[Easley:] They don‟t have a chance with you. [laughter] [Jeremiah:] Yeah, right. [Easley:] You‟re working on it. When you look at young men and women, college, teenagers today, we toss around these words. We overuse relativism [Jeremiah:] Mmm hmm. [Easley:] - and, you know, moral relativism and so forth. What do you see for young people today? Where‟s your concern? Where are you excited? [Jeremiah:] You know, I did a thing last year and we did a whole bunch of rallies built around this thing called “Signs of Life.” And it was the idea that we‟d lost sight in our evangelical churches and in many of the evangelical constructs, we‟ve lost sight of the importance of the Great Commandment. We know the Great Commission: to preach the Gospel to everybody. [Easley:] Mmm hmm, [Jeremiah:] But the Great Commandment: to love our neighbor‟s as ourselves. That‟s where are kids are today. We did these events, we did a thing in San Diego when I finished this series, we found the poorest school in San Diego County and did a one day extreme makeover with six hundred people; craftsmen. And poured a bunch of money into this school and went down there on a weekend and totally made it new for a bunch of Hispanic kids. And we had a camera crew there the Monday when they came back. And then we worked with the people there. We did a big rally in the park and handed out copies of the Hispanic Bible and preached the Gospel and what we found was our older people came, they had fun. But the people that made that happen were our young people, they were college age kids. What we‟ve missed, I think, for them, is that they are hungry to put - you know, the Five Signs of Life in this book are “Dusty Shoes“, “Rolled Up Sleeves,” “Outstretched Arms-” I can‟t remember the other two but these are all about taking the Gospel and putting it into flesh and blood and making it work. [Easley:] Al Mohler said that this generation is high on passion but low on truth. [Jeremiah:] Absolutely. [Easley:] That they have this zeal to do something. The idea of community and authenticity and setting a high bar, but they don‟t know why. [Jeremiah:] That‟s why it was so much fun to teach them the truth for twelve weeks and then say, “Okay, now, now that we know the truth, let‟s go do it.” And we started doing these rallies all over the country and arenas, part of Turning Point, and we called them Signs of Life Rallies. And we, actually, we partnered with Feed the Children and they brought a truck in full of thirty thousand pounds of food and essentials
and we employed the pastors who came to these events and said, “Come to the pastor‟s breakfast, we‟ll download this stuff and you take it to the poor people in your community.” We taught it and then we gave them a way to put it into action. [Easley:] Yeah. [Jeremiah:] You know, I think we have to do a lot more of that in our churches. We are citadels of truth but sometimes we are really short on the application of how it works every day in life. [Easley:] David, if you had a minute to talk to somebody and you were going to share with them the most important thing to you that you‟ve learned in your experience. [Jeremiah:] What I‟ve learned during my times in cancer and other stages in my life is a simple lesson. It‟s the first thing I told our people when I came back to the pulpit. I said, “Folks, I want you to listen to this very carefully, God is enough. He„s enough for every situation you„ve faced. He was enough on the cross through His Son Jesus Christ to pay for your sin and He„s enough to take you all the way to heaven. And when you go through the difficult things you„re facing in your life right now, if you know Him, He„s enough.” I‟m not saying that in a simplistic way. I‟m not naïve about it. I‟ve preached this all my life, but when I went through the difficulties of cancer, I found out that it‟s not only true because it‟s in the Bible, it‟s true also because I‟ve seen it work and I know that in the darkest moment, my most difficult day, God was there and He was enough. [Easley:] David Jeremiah. Thanks for stopping by inContext. [Lepine :] And Michael, you know, as I‟m listening to Dr. Jeremiah share his story I can‟t help but think of Psalm forty where David writes: I waited patiently for the LORD; And He inclined to me, And heard my cry. He also brought me up out of a horrible pit, Out of the miry clay, And set my feet upon a rock, And established my steps. He has put a new song in my mouth— Praise to our God; Many will see it and fear, And will trust in the LORD. Blessed is that man who makes the LORD his trust And I think that is the testimony that we have heard from David Jeremiah today. And I want to let our listeners to know that David Jeremiah has been a regular guest at Moody events in past years. At our pastor‟s conferences and at our Founder‟s week events and if you are interested in listening to some of the messages that he has preached in these special settings, they are available online at moodyaudio.com. You can go to that website and just search by speaker or by name. There‟s a wide variety of audio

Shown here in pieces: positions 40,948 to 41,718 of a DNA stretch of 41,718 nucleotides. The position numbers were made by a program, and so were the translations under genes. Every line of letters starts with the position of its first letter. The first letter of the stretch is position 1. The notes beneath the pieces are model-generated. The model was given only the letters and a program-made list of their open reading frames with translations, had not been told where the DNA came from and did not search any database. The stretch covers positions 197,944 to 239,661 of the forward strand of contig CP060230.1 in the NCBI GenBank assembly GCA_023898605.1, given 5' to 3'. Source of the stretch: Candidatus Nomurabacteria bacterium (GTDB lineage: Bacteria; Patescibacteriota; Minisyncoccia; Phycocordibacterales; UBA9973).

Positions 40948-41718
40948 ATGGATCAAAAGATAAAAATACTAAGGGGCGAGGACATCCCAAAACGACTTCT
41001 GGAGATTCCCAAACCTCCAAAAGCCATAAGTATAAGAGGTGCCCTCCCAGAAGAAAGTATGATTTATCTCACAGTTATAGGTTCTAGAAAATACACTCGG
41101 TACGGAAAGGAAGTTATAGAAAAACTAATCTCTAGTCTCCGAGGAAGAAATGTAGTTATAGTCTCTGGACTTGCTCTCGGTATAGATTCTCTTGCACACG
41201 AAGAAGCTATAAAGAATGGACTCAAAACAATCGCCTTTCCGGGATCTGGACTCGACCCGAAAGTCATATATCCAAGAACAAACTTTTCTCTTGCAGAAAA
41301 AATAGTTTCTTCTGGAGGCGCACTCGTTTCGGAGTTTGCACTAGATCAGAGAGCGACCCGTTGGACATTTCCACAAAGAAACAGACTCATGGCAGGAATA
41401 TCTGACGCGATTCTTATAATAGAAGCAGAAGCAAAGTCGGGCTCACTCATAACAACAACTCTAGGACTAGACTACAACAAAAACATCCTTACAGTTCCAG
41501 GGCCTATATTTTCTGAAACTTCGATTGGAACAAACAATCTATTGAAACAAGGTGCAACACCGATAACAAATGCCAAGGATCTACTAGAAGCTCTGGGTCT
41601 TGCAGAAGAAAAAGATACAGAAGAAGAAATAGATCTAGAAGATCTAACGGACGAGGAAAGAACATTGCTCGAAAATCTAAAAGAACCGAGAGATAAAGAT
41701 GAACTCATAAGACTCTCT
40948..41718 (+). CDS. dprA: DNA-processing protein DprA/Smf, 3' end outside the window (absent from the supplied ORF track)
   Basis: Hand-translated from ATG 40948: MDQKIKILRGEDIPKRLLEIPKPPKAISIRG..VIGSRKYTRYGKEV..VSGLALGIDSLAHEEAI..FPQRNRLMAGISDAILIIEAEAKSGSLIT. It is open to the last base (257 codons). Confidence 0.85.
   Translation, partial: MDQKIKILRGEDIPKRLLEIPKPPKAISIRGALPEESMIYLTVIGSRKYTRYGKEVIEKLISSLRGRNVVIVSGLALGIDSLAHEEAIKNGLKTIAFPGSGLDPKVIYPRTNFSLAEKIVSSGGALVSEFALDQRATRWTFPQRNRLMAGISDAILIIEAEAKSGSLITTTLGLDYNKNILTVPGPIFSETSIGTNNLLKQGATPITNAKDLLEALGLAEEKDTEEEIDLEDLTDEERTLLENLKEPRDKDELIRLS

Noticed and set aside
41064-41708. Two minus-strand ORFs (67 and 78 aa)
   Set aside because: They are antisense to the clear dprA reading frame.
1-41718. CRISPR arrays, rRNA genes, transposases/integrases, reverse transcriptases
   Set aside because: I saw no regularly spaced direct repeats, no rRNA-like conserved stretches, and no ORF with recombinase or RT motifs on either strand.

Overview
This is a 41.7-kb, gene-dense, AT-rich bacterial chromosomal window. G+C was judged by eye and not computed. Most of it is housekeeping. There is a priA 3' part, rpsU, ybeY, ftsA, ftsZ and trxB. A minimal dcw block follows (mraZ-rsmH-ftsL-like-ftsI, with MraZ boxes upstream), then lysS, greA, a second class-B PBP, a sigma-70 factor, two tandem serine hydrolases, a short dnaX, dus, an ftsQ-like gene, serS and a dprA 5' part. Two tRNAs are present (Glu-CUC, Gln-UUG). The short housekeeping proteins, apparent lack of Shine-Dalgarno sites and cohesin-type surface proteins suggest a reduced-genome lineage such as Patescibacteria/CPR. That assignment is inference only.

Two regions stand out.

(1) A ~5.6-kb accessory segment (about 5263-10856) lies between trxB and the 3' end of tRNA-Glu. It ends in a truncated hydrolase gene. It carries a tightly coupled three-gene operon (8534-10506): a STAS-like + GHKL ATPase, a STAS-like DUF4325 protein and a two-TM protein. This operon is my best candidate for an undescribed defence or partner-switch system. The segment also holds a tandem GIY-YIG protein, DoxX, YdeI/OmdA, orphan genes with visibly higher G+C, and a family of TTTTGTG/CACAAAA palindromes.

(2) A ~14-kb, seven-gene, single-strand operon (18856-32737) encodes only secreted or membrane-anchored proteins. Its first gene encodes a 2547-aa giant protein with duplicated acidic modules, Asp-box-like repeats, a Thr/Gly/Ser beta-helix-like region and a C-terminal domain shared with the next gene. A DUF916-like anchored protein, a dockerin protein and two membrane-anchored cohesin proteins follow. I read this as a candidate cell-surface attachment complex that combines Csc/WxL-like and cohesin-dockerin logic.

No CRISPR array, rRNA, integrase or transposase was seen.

messages available there and a great way to load up your iPod or burn some CDs and have some great listening as you commute or as you work out each day. Again, the website is moodyaudio.com. And speaking of having great messages to listen to on a regular basis, the messages we‟ve been listening to over the last several weeks from the Gospel of John are available on CD as well. And if you come to the inContext website, incontextradio.org, and click on the resources tab, you‟ll find a number of CD series from the Gospel of John and you can feel free to select some of those and ask to have them sent to you. All of the details on how you can receive them are on our website. Again, it‟s incontextradio.org, or feel free to call us at 1-877-3CONTEXT. That‟s 877-326-6839. We hope you have a great weekend and can be back with us on Monday when we‟re going to continue our study in John‟s Gospel. Michael will be in John chapter twenty and we‟ll learn about the doubts of one of the disciples who said, “I‟m not going to believe unless I can touch His hands and His side.“ Michael talks about Doubting Thomas on Monday‟s edition of inContext with Michael Easley.